10 Responses to “Ashamed of your debt? Me, too. Here’s why.”

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  1. AverageJoe says:

    Wait… YOU march to your own drum? Shock. The big thing about debt for me was the fact that it made me feel stupid….like I should be able to get out of this, but it isn’t working.

    • Jana says:

      I know, I know. It does come as quite a shock that I do things my own way. Who would have guessed?

      I totally agree with your sentiment. It made me feel stupid, too. But for me it was more like, I’m an educated person…how did I screw this up so badly?

  2. Jerri Lyn says:

    I’ve been in debt twice.

    The first time, I was ashamed because I couldn’t control my spending and was embarrassed that I spent so much money on stupid stuff instead of saving it.

    The second time I went into debt I wasn’t ashamed at all. People say that a mortgage is “good” debt. Some people say that student loans are “good” debt (I am not one of those.) I’m going to add another “good” debt – walking out on your abusive spouse or live-in significant other. Had I not left with only the clothes on my back and my car I would have killed myself (and tried once already.) I had no job and no place to live. As a result, I racked up $15,000 worth of debt, $10,750 of which I consider “honor-bound” debt; money owed to friends and family for letting me stay with them. They aren’t asking me for the money back, but I feel I owe it to them anyway. No, I’m not ashamed of this round of debt.

    • Jana says:

      Good for you for getting out of that situation! And no, there is no reason to be ashamed of that kind of debt. Ever. In fact, you should be proud of it.

  3. Nice, thanks for sharing this! I too have felt a lot of shame from debt, mostly stemming from the fact that I consider myself to be super practical. But similar to you, it started with my first job not being enough to pay the bills. Combine that with student loans and you have a less than ideal financial picture. Now I’ve learned some valuable lessons and know that as much as debt stinks, it caused me to think a lot more about how I manage my finances. Because of that, I know I’ll have a much stronger financial future than I probably would have otherwise.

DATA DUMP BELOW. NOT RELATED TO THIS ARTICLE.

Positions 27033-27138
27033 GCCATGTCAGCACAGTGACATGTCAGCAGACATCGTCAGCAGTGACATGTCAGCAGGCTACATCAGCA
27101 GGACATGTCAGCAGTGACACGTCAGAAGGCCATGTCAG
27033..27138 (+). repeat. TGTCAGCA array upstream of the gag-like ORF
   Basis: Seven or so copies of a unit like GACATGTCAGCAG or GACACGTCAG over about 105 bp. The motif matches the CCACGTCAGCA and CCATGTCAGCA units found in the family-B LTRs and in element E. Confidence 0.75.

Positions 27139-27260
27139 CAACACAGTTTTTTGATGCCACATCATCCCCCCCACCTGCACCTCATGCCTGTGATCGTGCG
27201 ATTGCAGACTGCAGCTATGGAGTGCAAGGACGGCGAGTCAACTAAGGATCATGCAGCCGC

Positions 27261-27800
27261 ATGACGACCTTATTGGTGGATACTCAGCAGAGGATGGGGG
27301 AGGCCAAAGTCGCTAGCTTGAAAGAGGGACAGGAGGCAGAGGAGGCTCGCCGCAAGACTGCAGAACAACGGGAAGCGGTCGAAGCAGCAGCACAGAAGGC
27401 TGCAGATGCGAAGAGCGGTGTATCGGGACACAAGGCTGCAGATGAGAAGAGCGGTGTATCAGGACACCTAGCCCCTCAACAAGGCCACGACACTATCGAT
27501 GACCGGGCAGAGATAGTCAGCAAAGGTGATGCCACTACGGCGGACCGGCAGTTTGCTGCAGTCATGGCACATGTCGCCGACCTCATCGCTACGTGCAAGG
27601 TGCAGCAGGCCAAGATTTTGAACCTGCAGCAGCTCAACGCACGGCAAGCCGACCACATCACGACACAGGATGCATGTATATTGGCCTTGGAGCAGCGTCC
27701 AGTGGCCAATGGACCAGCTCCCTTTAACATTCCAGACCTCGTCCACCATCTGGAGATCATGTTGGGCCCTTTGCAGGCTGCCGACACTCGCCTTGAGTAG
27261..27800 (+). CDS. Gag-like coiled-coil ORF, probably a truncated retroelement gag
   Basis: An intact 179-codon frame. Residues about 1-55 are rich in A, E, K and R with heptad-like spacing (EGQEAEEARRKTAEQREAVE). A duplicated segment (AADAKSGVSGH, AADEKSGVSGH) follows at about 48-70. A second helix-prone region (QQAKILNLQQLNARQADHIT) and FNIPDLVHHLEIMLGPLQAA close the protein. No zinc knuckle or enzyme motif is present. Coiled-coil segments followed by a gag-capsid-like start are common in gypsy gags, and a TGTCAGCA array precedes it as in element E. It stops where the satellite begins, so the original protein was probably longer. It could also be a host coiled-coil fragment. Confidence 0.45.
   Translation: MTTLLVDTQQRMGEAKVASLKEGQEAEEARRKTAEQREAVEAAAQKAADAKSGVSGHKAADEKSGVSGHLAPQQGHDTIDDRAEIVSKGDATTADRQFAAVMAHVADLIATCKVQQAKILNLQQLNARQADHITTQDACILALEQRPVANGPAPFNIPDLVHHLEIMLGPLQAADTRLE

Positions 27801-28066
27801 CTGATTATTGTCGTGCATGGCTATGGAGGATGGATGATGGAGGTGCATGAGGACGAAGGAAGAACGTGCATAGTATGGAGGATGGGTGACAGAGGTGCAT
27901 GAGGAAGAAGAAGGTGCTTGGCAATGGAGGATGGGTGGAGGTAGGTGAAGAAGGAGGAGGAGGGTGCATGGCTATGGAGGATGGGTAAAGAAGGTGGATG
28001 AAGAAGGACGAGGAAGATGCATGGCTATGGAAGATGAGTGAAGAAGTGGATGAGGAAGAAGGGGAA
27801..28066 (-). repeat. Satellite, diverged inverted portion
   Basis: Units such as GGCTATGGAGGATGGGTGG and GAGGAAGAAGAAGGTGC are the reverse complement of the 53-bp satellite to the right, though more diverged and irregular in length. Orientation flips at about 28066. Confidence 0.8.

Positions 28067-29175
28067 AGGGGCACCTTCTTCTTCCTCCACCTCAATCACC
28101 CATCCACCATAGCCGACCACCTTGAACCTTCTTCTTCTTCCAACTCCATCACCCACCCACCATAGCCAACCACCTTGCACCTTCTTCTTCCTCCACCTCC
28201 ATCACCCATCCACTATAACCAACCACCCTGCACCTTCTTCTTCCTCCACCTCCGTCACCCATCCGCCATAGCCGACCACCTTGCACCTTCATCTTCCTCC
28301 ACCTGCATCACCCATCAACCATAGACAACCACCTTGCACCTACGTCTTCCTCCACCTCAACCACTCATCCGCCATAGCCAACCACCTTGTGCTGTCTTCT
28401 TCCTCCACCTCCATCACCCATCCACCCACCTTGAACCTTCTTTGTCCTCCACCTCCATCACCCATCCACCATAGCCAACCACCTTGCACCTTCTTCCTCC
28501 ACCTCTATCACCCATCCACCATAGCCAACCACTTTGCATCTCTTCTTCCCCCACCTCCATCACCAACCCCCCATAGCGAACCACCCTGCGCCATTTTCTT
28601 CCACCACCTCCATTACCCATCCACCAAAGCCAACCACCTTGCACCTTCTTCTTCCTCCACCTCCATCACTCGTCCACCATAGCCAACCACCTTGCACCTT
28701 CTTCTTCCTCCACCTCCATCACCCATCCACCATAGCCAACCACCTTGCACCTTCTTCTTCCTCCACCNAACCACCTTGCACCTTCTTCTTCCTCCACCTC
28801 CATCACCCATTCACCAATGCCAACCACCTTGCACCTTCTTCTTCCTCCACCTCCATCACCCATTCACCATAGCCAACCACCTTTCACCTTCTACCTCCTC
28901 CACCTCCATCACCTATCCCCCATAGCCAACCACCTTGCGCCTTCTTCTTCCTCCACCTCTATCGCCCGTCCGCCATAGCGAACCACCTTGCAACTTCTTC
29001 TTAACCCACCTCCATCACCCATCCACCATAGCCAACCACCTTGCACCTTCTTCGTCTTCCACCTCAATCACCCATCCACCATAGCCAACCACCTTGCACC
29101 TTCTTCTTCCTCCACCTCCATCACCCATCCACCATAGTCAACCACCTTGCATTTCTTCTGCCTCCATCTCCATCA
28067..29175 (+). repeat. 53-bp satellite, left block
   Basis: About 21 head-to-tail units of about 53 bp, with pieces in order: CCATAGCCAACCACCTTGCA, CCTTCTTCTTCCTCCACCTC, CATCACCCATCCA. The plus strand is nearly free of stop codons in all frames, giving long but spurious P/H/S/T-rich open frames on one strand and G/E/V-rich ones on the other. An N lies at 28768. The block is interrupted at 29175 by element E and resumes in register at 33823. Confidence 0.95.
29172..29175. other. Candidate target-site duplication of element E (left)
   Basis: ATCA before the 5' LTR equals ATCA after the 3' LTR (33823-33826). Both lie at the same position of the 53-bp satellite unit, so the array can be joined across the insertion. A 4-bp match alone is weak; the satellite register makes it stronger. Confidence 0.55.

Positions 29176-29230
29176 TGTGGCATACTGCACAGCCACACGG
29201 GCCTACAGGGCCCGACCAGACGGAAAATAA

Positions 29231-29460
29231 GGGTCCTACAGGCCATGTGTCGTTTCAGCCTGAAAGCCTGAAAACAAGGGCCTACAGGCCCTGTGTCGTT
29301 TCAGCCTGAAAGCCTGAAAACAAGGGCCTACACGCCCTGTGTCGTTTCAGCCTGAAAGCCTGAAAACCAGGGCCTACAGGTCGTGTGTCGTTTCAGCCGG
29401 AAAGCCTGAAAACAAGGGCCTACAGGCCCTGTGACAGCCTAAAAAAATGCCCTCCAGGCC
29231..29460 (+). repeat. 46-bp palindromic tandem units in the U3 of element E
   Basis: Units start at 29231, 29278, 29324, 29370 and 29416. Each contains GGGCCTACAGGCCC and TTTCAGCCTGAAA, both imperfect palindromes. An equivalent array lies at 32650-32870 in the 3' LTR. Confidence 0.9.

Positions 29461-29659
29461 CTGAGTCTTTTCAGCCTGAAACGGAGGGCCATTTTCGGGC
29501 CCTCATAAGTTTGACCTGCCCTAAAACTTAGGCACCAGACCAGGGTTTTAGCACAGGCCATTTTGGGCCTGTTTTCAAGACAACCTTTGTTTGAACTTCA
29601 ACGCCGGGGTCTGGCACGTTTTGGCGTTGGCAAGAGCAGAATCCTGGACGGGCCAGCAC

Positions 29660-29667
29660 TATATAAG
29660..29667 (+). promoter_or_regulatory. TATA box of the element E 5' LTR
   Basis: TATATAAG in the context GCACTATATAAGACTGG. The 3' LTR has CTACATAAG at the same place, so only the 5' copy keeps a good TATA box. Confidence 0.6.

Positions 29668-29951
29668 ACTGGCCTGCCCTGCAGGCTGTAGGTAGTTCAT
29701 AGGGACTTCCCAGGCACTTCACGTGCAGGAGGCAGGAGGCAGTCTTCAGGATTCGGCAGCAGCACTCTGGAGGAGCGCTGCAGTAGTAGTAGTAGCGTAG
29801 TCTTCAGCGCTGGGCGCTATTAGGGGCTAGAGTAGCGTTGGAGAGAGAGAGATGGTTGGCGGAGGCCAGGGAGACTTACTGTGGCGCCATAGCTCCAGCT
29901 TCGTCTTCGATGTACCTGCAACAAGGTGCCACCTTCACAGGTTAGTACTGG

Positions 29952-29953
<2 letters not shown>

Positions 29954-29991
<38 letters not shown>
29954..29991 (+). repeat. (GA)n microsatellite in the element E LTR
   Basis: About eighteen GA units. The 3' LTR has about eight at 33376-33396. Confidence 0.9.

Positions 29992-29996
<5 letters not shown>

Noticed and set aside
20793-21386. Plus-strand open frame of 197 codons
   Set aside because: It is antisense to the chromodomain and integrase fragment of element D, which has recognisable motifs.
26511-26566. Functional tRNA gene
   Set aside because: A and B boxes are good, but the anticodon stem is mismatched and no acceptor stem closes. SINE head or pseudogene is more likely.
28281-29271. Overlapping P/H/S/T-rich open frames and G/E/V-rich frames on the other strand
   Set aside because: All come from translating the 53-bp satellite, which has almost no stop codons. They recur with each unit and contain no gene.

• Jana says:

      That’s pretty much how I look at it, too. I can’t erase what’s done. I can only learn from it and vow to never, ever let it happen again.

  4. Team EOD says:

    Great perspective, Jana! People equate excessive debt with personal failure – and nobody wants to admit personal failure. Thus people wait too long to do something about it, or ask for help – which just makes things worse!

    • Jana says:

      I definitely equate debt with failure only I know it was totally my fault. It took me a while to get there but I know now that no one made me use my credit cards or spend outside of my income. I did that. Except for the part that I married into. That’s not totally my fault. But that’s a different story…

  5. Jerry says:

    Facing the facts of your debt is insurance that you won’t repeat the same mistakes. Not living in reality leads to staying enslaved in debt.

  6. Kelsey says:

    I think sometimes I was holding onto my debt because it make me feel normal.